The quest of happiness PDF book by Philip Gilbert Hamerton (Positive and Negative Happiness)

The quest of happiness PDF book by Philip Gilbert Hamerton 1897

The quest of happiness PDF book

If you are searching for happiness this book will be a very interesting book for you- negative happiness and positive Happiness, what are they? Can we live only with positive happiness or we need negative? 

Introduction:
The title having been finally decided upon, the book was begun early in 1891 but was laid aside for many months, owing to the author's removal to Paris and the pressure of other duties. In 1893 Mr. Hamerton resumed work upon it and had nearly completed it when the theory of " Positive and Negative Happiness " came to him. In developing this theory he believed he had found " The Real Law of Happiness," and at once began to re-write the book.


He was still at work on it in November 1894, when he died, leaving the closing chapters unwritten. These last chapters were to be upon " The Influence of the Affections upon Happiness; " and the book was intended to close with an epilogue upon " Unhappiness and the Possibilities of Deliverance." The author's theory, expressed in the " Quest of Happiness," was that all unhappiness is caused by the non-exercise of natural faculties.


The same law he intended to apply to the affections. He purposed considering separately the natural ties of parental and filial love, the love of wife, and similar relationships. These relationships were to be studied in their effects upon individual happiness; and he wished to show that no individual, even though he were denied the exercise of these natural faculties, need be wholly wretched if he possessed one devoted friend.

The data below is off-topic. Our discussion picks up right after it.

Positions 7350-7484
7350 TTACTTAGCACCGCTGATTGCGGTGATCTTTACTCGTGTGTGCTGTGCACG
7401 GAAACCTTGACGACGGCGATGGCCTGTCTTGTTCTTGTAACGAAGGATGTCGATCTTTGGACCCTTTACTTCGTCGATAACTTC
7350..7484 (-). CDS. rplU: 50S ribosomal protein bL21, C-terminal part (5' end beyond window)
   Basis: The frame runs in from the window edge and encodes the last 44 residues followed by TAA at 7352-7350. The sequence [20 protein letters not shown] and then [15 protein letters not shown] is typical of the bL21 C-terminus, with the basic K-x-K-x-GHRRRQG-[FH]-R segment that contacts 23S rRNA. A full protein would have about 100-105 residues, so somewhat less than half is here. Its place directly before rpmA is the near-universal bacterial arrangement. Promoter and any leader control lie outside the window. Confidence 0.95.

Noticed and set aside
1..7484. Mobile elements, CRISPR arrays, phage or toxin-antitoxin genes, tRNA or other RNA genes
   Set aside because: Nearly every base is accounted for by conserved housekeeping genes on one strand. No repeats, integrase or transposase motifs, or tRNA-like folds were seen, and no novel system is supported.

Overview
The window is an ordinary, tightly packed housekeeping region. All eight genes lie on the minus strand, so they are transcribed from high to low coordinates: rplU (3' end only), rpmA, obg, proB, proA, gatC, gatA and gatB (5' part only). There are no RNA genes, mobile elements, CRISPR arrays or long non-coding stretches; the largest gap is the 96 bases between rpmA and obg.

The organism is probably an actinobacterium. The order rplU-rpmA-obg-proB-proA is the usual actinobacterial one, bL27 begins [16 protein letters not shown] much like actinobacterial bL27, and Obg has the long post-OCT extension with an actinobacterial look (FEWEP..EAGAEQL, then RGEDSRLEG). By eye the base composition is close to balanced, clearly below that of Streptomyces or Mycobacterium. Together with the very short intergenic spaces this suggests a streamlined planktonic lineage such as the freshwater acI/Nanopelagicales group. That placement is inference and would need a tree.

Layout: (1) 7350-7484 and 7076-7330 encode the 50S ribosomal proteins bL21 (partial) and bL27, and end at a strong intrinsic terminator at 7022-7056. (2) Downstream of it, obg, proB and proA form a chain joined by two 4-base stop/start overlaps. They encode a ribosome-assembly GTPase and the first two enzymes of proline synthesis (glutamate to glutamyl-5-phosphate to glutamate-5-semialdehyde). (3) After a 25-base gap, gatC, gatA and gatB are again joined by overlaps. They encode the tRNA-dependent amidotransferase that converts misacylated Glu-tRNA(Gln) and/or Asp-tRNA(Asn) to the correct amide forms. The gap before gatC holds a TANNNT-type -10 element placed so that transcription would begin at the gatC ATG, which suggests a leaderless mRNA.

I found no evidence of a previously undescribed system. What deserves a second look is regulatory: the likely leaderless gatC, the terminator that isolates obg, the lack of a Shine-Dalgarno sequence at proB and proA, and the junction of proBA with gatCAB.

In a chapter of " The Intellectual Life " called " Women and Marriage," this thought is admirably expressed: " Now, although an intellectual man may not care to make himself understood by all the people in the street, it is not a good thing for him to feel that he is understood by nobody. The intellectual life is sometimes a fearfully solitary one. Unless he lives in a great capital, the man devoted to that life is more than all other men liable to suffer from isolation, to feel utterly alone beneath the deafness of space and the silence of the stars. Give him one friend who can understand him, who will not leave him, who will be accessible by day and night, one friend, one kindly listener, just one, and the universe is changed." This passage will show any who are unfamiliar with " Human Intercourse " and " The Intellectual Life " how much stress Mr. Hamerton laid on sympathetic relationships with other human beings.


 The ties of blood he cared little about; the ties of the spirit were everything. " There must have been mutual affinities of some kind to make a friendship, while natural relations are all like tickets in a lottery."
 Contents of the book:
  Chapter page I. A definition I Ii. The author neither optimist nor pes- Simist 5 Iii. On the dual nature of happiness. N Iv. On happiness as a gift of nature . . 31 V. How our happiness is incomplete . . 52 Vi. The imperfection of the higher hap- Piness 60 Vii. The origin of the ideal ..... 66 Viii. Happiness and the ideal 76 Ix. The sense of reality 86 X. Happiness in our occupations .... 103 Xi. The congeniality of occupation 108 Xii. Insufficiency of gifts 118 Xiii. On the question of whether our hap- Piness in the use of our faculties Is in proportion to their strength. 132 Xiv. That every time of life has a hap- Piness peculiar to itself . . . . 138 Xv. Of the perfection of the senses. Introduction 150 Xvi. Grounds for rational encouragement. 165 Xvii. Some real experiences 175 259

Author: Philip Gilbert Hamerton
 Publication Date: 1897

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